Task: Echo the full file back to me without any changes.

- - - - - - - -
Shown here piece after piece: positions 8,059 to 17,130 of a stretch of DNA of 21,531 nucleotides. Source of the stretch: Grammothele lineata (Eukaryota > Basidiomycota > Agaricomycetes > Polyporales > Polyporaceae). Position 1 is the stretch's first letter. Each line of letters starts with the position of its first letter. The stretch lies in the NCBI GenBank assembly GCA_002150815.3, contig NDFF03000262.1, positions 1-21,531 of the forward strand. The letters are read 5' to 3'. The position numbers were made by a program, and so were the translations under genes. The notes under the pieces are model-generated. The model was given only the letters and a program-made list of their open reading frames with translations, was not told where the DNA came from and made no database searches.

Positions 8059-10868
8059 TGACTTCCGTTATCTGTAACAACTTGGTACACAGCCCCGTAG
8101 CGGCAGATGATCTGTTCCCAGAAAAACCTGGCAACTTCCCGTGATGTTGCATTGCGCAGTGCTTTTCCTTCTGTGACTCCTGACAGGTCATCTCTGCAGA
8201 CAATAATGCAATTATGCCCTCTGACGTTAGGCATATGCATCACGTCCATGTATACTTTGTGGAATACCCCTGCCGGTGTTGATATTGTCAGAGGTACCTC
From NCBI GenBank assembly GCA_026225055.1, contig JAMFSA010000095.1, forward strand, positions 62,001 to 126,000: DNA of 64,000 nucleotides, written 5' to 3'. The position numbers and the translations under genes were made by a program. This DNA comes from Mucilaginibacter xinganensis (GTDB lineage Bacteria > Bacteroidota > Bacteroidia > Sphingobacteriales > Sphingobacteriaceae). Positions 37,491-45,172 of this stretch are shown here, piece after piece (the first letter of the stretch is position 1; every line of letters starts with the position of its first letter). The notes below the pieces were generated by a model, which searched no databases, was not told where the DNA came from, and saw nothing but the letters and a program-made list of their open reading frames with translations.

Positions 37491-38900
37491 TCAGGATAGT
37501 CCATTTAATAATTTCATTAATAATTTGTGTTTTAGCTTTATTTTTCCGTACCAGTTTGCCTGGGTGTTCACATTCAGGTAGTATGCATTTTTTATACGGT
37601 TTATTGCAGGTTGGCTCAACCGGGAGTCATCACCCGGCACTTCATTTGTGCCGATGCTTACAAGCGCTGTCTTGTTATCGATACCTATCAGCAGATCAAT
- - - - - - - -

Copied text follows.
Shown here piece after piece: positions 8,059 to 17,130 of a stretch of DNA of 21,531 nucleotides. Source of the stretch: Grammothele lineata (Eukaryota > Basidiomycota > Agaricomycetes > Polyporales > Polyporaceae). Position 1 is the stretch's first letter. Each line of letters starts with the position of its first letter. The stretch lies in the NCBI GenBank assembly GCA_002150815.3, contig NDFF03000262.1, positions 1-21,531 of the forward strand. The letters are read 5' to 3'. The position numbers were made by a program, and so were the translations under genes. The notes under the pieces are model-generated. The model was given only the letters and a program-made list of their open reading frames with translations, was not told where the DNA came from and made no database searches.

Positions 8059-10868
8059 TGACTTCCGTTATCTGTAACAACTTGGTACACAGCCCCGTAG
8101 CGGCAGATGATCTGTTCCCAGAAAAACCTGGCAACTTCCCGTGATGTTGCATTGCGCAGTGCTTTTCCTTCTGTGACTCCTGACAGGTCATCTCTGCAGA
8201 CAATAATGCAATTATGCCCTCTGACGTTAGGCATATGCATCACGTCCATGTATACTTTGTGGAATACCCCTGCCGGTGTTGATATTGTCAGAGGTACCTC
From NCBI GenBank assembly GCA_026225055.1, contig JAMFSA010000095.1, forward strand, positions 62,001 to 126,000: DNA of 64,000 nucleotides, written 5' to 3'. The position numbers and the translations under genes were made by a program. This DNA comes from Mucilaginibacter xinganensis (GTDB lineage Bacteria > Bacteroidota > Bacteroidia > Sphingobacteriales > Sphingobacteriaceae). Positions 37,491-45,172 of this stretch are shown here, piece after piece (the first letter of the stretch is position 1; every line of letters starts with the position of its first letter). The notes below the pieces were generated by a model, which searched no databases, was not told where the DNA came from, and saw nothing but the letters and a program-made list of their open reading frames with translations.

Positions 37491-38900
37491 TCAGGATAGT
37501 CCATTTAATAATTTCATTAATAATTTGTGTTTTAGCTTTATTTTTCCGTACCAGTTTGCCTGGGTGTTCACATTCAGGTAGTATGCATTTTTTATACGGT
37601 TTATTGCAGGTTGGCTCAACCGGGAGTCATCACCCGGCACTTCATTTGTGCCGATGCTTACAAGCGCTGTCTTGTTATCGATACCTATCAGCAGATCAAT